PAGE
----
Last year my fifth graders made collaborative rotoscope animations that we put into flipbookit.com mutoscopes. It was pretty amazing to see digital art become physical through this fun viewer. See the post with all the how tos here. Below is the display I set up this school year showcasing their flipbookits. I used this display to introduce the concept to my 4th graders.
..and other Individual Rotoscope Animation Ideas
One of the super cool things about Do Ink Animation and Drawing app is that you can pull in photos or videos and draw over them. Drawing over each frame of a video is a technique called Rotoscope Animation. You probably have seen this technique in the famous music video from the 80's A-Ha's Take Me On. I also LOVE this music video and song by Andrew Huang, Every Night I Dream of Dancing, which is a rotoscope collaboration using 30 artists crowdsourced through the internet.
I tried many ways to instruct my students to create rotoscope animations collaboratively, but I've yet to have them create their own...until now. I think I've come up with some ideas that can make this project manageable for very little people.
I'm super excited to have found the Flipbookit in my Twitter feed a month or so ago. The discovery came at a time where I was thinking about how to display our class animations as I was preparing for rotoscope animations lesson with my 5th graders. What a perfect solution. The flipbookit is a DIY kit that creates a retro styled mutoscope, an early motion picture hand cracked flipbook device. This box has a crank that spins a rolodex of cards that you can customize through their online tool printed on labels. It took me 1 hour to put the box together and 1/2 hr to print, stick, and load the art. They are too expensive to have each student make their own, but because of their design, they make for a really simple all class rotoscope collaborative project. I'll try to explain.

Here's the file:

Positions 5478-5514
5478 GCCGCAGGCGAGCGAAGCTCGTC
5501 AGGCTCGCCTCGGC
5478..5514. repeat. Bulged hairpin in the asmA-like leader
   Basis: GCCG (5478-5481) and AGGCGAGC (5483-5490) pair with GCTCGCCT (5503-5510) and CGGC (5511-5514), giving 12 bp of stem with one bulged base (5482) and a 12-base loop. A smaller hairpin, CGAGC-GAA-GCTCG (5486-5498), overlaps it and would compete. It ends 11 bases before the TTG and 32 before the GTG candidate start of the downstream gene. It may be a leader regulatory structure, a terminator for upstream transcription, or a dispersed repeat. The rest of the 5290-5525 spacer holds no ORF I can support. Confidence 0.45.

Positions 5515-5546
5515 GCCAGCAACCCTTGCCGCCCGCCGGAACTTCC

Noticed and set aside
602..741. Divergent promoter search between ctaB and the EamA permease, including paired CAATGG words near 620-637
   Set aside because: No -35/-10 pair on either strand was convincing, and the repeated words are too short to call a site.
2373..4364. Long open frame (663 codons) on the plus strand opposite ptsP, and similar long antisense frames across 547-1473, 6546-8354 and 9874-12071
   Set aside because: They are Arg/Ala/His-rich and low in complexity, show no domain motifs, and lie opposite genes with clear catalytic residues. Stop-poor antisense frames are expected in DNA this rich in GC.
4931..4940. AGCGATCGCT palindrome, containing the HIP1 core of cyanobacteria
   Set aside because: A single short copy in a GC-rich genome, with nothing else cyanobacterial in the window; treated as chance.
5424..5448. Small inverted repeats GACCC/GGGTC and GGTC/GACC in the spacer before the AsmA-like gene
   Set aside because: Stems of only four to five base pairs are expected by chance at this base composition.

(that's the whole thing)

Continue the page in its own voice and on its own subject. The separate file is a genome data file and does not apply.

Want a high tech option?
We now have a class set of iPads available so I designed a lesson to try an iPad Rotoscope Animation collaboration. It's the same idea but no need for transparencies, scanning, or printing. Everything is organized and created digitally. Explore it here.
I have done a presentation called Creative Digital Projects that turn Stem to STEAM at three conferences over the past couple of years. These 45-50 minute presentations include a bizillion ideas in a media packed keynote file that I have trouble sharing online. However I did create a condensed version of the presentation for the AOE Online Conference last summer. The presentation has been behind a pay wall for one year and can finally come out for public consumption now. The following lessons are shared in the video below. Learn more from my links. Also, see Wes Fryer's review of my live presentation at the Illinois Computer Educator's Conference here.
UPDATE: NEW SONG RECORDED TO INSPIRE YOU TO VOTE:)
As many of you may already know, Dryden has a project, Rotoscope Animation on iPads, in the running for $15,000 on the McGraw-Hill STEMie Awards. That would buy a lot of iPad for our students! Please help us with your vote. You have to login first with an email then vote. That's all! Thanks so much to all the Tweeple that have been helping to spread the word! See below: